Sandbelt Invitational Day 4
Brady Watt is not the only winner from a memorable final round at Peninsula Kingswood
By Alan Shipnuck
Every aspiring tour pro has had the same reverie: a big lead on the final hole, an adoring home crowd, a walk-off birdie to win the tournament. Brady Watt lived the dream at the inaugural Sandbelt Invitational, putting an exclamation point on a plucky new event. Watt’s final-hole birdie on Thursday came in front of a lively gallery at his home course, jaw-dropping Peninsula Kingswood. After eight tough years as a pro he had finally secured his first victory.
“That walk up the last…just stunning,” an emotional Watt said afterward. “I waited a long time for this. To stand here as a champion is pretty surreal.”
In addition to earning a spot in the field for the upcoming Australian PGA Championship, Watt (below) now has a lifetime invite to the Sandbelt. As tournament director Mike Clayton told him, “Like Horton Smith and the Masters—as long as you’re around, you can play forever.”
Watt’s smooth 70 gave him a fourth straight round at par or better, which added up to a score of 10 under and a commanding 6-stroke victory. But one of the charms of the Sandbelt Invitational is that there is more than one winner. At even par, Grace Kim earned recognition as the low female professional. (She tied for sixth overall.) Jye Pickin was the men’s amateur champion, while Geneath Wong secured women’s amateur champ honors. Tournament patriarch Geoff Ogilvy played the final round with Wong, a future Pepperdine Wave, and afterward was raving about a handful of her up-and-downs.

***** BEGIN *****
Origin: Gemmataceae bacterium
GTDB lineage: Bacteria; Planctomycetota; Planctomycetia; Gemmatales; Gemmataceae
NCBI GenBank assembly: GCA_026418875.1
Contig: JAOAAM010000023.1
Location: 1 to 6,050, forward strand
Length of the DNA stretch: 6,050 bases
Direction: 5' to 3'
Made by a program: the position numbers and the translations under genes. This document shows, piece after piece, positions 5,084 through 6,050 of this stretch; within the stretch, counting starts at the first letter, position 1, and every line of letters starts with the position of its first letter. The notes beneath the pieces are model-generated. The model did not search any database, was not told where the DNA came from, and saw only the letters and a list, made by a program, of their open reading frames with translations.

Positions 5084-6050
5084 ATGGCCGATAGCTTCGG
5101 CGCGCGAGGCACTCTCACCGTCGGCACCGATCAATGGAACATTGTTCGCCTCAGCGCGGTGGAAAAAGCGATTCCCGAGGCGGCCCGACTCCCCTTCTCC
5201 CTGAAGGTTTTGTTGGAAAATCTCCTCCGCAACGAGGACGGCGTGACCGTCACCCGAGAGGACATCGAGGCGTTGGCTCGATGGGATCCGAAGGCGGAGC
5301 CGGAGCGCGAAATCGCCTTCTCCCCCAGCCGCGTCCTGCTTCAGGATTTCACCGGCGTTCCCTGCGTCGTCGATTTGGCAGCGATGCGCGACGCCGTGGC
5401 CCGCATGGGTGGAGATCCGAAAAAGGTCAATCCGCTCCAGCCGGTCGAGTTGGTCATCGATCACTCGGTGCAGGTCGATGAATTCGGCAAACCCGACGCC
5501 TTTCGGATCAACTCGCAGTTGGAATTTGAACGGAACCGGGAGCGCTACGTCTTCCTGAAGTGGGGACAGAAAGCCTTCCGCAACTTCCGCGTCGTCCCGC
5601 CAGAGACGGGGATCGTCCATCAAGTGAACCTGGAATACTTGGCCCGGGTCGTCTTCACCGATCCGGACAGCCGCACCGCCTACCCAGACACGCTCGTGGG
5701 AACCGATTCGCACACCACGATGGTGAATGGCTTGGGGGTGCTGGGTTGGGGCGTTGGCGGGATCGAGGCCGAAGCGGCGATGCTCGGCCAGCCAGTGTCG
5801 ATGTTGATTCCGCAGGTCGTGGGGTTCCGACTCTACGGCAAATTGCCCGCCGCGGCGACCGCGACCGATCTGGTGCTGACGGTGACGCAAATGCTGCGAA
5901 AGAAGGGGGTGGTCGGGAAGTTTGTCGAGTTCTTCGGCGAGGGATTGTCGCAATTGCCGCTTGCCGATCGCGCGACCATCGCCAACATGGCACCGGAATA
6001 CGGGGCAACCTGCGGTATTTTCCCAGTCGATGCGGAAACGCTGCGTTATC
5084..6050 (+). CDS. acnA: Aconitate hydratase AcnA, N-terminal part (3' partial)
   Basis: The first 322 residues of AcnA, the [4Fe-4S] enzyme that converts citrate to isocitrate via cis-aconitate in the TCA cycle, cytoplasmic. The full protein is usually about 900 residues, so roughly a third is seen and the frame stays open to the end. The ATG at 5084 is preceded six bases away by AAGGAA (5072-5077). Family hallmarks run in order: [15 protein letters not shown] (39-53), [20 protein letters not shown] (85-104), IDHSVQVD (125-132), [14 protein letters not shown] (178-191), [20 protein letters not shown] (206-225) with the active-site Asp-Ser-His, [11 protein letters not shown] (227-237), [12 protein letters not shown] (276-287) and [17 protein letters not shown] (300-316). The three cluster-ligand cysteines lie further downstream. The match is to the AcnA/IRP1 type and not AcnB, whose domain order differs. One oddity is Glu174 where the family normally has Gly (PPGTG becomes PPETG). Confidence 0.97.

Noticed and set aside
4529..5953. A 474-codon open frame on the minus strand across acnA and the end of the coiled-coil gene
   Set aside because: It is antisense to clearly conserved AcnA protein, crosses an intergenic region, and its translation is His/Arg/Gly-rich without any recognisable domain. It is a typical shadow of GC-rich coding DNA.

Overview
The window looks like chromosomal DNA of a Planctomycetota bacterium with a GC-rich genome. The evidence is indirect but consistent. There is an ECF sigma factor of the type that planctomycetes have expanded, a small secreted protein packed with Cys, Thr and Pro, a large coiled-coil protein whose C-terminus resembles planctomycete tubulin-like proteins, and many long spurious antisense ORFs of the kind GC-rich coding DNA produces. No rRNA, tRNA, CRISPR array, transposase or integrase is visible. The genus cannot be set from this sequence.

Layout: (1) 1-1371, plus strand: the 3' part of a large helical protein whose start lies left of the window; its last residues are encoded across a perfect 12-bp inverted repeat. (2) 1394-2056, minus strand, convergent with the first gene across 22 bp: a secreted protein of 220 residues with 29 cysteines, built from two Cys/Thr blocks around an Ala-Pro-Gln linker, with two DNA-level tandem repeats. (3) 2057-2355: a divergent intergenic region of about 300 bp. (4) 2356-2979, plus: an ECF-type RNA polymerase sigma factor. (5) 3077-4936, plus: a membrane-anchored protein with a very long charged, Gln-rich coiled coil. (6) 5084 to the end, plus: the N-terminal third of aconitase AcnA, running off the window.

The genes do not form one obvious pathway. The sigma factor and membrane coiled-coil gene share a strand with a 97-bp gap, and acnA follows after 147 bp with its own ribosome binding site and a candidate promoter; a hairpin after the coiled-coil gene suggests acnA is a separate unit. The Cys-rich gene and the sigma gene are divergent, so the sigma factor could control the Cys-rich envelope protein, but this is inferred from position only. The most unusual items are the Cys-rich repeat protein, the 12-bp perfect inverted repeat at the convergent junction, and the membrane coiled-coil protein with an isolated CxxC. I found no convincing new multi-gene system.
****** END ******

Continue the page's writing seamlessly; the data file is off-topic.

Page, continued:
“When we were kids we never this chance,” Ogilvy said. “We know these [young players] are going to be under-the-pump this week. That’s part of it, right? We all freak out at first. But every time you do it, you get better at handling it.”
The same principle applies for an event Clayton says was done “completely on the fly.” Having visited Kingston Heath, Royal Melbourne and Yarra Yarra in the preceding rounds, the Invitational was a showcase for the awe-inspiring Sandbelt courses and it provided a feel-good finish to what was a trying year for Australia’s best golfers, who had few opportunities to compete because of the coronavirus pandemic.
Said Ogilvy, “I couldn’t have asked for anything more.”